Oh, the Evangelicals and Catholics are cozy enough at the moment, but Protestant vs. Catholic animosity has merely sunk beneath the surface, I suspect. I've met quite a few people who only rank Catholics a few circles up in Dante’s inferno -- just above the Jews and Muslims. Spend a couple of years in the Deep South, Florida included, and once people get to feel comfortable around you they might tell you about how the Catholics are all idol worshippers that are surely burn -- I was told this many a time, first hand, in a kindly and genteel manner, of course.

When it comes down to it, the extreme-right wings of the Catholic and Protestant churches make for good political bedfellows -- they both certainly have little use for these crazy agnostics and atheists. And Buddhists and Hindus aren't even worth mentioning. And due to Middle East policies, the Jews are even finding support in the Christian community.

But make no mistake: the Christians think the Jews are going to Hell and the Evangelicals, in particular, know the Catholics are going to Hell, and the Catholics reckon all non-Catholics (and most Catholics, for that matter) are getting sent to Purgatory at least for a little while. While attending high school in Florida, I was shocked to learn that there were even a few kids that didn't realize Catholics were Christians (I wish I was kidding).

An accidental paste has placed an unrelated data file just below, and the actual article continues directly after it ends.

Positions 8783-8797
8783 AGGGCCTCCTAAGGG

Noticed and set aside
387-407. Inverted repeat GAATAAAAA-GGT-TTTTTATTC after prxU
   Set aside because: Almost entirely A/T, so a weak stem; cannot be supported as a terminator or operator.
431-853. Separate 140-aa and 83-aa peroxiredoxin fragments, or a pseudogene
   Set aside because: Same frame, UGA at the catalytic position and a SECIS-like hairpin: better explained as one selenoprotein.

They thought Catholics were like Jews -- shared some of the same bible stories and prayers and maybe the same God, but otherwise were worshipping up an entirely different theological burning bush. (Listening to a Baptist history teacher trying to explain to these kids that Protestants actually came after Catholics -- thus the word Protest in Protestant -- was worth the price of admission, 'cause these stalwarts did not like the idea that they were a spin-off of the Mary-Statue-Worshipping wackos. Of course, it was a public school, as may have guessed, so admission was free).

But back to the real topic at hand: This is simply not the fiscally responsible Republican party that once was -- it's a mix of the most paranoid Nixonites with the most fervent Televangelists. Wait, was that the topic at hand, or is it just wishful thinking on my part?

Ah, yes, here we go: The double standard and hypocrisy found in the political system must be scrubbed clean to the best of our ability. Both on the left and the right. And I even agree with the Family Research Council on at least one aspect of their article: "We should favor a single standard that defends religious liberty and freedom of speech for all -- including ... pastors who want to address the moral dimension of political decisions from the pulpit, regardless of their views."

Let the churches say what they want -- and then let the people make up their own minds. It can be a tricky issue, because of the tax-dodge questions rasied, but it's just not a good idea to force churches -- or anyone -- to not support a candidate or issue publicly, because the exclusion of a truth is in fact a lie. Besides, we could always just reclassify churches as tax-exempt 527 Advocacy Groups instead of places of worship (it's all one and the same, isn't it?)